The Original Will Has Been Misplaced or Destroyed – What Options Do I Have?

The Original Will Has Been Misplaced or Destroyed – What Options Do I Have?

The Original Will Has Been Misplaced or Destroyed – What Options Do I Have?

We have recently looked at the validity of a Will, when the uncertainty of the testator’s wishes are apparent. Especially in the instance whereby the testator has more than one Will. -  However, the definition of the modern day family has somewhat evolved over the years, allowing for the recognition of diversity and the complex intricacies of families in Ontario today. That said, from a legal perspective, one may not have considered what family structure might mean and the implications in which their family could encounter should they fail to have an appropriate plan in place for the future.

It is for this reason, estate planning, although often deemed to be a daunting process, is fundamental in eliminating confusion and ensuring your last wishes are observed. In any case, it is this document that will determine how your estate will be divided upon your death.  – Someone, namely the selected beneficiaries, will be in receipt of any assets you leave behind and of course, if applicable, the care of minors can be determined in this instance also.

While there is no legal obligation to prepare a will, a meticulously drafted Will, will guarantee that your estate and the beneficiaries are protected.

But, what transpires when the original signed Will, is misplaced or destroyed? After all, there should only be one copy of the original Will and if for some unforeseen reason the Will becomes inaccessible, there may be some belief that there were intentions by the testator, to revoke it. Generally, an extensive effort to pinpoint its location will have occurred before the assumption of this conclusion.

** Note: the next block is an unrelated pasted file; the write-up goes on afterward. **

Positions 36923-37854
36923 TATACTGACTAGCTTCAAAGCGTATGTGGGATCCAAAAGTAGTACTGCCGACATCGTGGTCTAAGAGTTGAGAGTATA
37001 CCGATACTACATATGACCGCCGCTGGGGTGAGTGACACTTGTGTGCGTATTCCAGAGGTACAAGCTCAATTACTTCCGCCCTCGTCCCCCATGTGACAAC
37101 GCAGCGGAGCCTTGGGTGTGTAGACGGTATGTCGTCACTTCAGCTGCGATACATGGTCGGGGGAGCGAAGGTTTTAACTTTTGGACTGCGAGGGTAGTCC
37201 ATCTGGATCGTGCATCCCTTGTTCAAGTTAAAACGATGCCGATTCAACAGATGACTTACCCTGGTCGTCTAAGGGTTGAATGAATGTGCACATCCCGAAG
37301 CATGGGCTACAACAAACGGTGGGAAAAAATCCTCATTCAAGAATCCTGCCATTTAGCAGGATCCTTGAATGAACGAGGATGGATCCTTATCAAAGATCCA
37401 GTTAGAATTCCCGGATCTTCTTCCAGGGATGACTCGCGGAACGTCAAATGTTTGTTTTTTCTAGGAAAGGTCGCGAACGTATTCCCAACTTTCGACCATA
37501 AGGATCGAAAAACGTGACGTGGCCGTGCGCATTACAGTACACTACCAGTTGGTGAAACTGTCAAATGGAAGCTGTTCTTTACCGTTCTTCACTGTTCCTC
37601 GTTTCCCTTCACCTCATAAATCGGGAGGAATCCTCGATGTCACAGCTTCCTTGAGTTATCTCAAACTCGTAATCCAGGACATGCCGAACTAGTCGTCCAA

Fortunately, when the original signed Will cannot be located but a photocopy is available, the Ontario Rules of Civil Procedure provides some clarification and states the following:

75.02 The validity and contents of a will that has been lost or destroyed may be proved on an application,

(a) by affidavit evidence without appearance, where all persons who have a financial interest in the estate consent to the proof; or

(b) in the manner provided by the court in an order giving directions made under rule 75.06.  O. Reg. 484/94, s. 12.

 

Permitting the beneficiaries to bring forth an application before the court, to prove a lost or destroyed Will. The application must include a photocopy of the Will, with a declaration stating the trustee of the estate has no reason to believe that the testator destroyed the will or performed any other act to revoke the Will.

However, it can only be accepted if all persons, who are believed to possess financial interest in the testator’s estate, consent to the proof. – If so, validity and the contents of the Will is considered to be proven, thus a court appearance is unnecessary.

On contrary, it may be that one or more beneficiaries object to the Will being proven, to which in these circumstances a slightly difficult process and a court hearing is anticipated, whereby the opposing beneficiaries are entitled to provide relevant documentary evidence to demonstrate their position. The Judge will then determine the outcome.

Wills and Estates can be somewhat complex, for further advice on ensuring your final wishes are acknowledged or to begin planning for your estate, estate lawyers at Devry Smith Frank LLP will assess your needs and help you determine what is appropriate for you and your family.

For more information on how we can assist, please contact our office online or directly on (416) 449-1400

 

 “This article is intended to inform. Its content does not constitute legal advice and should not be relied upon by readers as such. If you require legal assistance, please see a lawyer. Each case is unique and a lawyer with good training and sound judgment can provide you with advice tailored to your specific situation and needs.”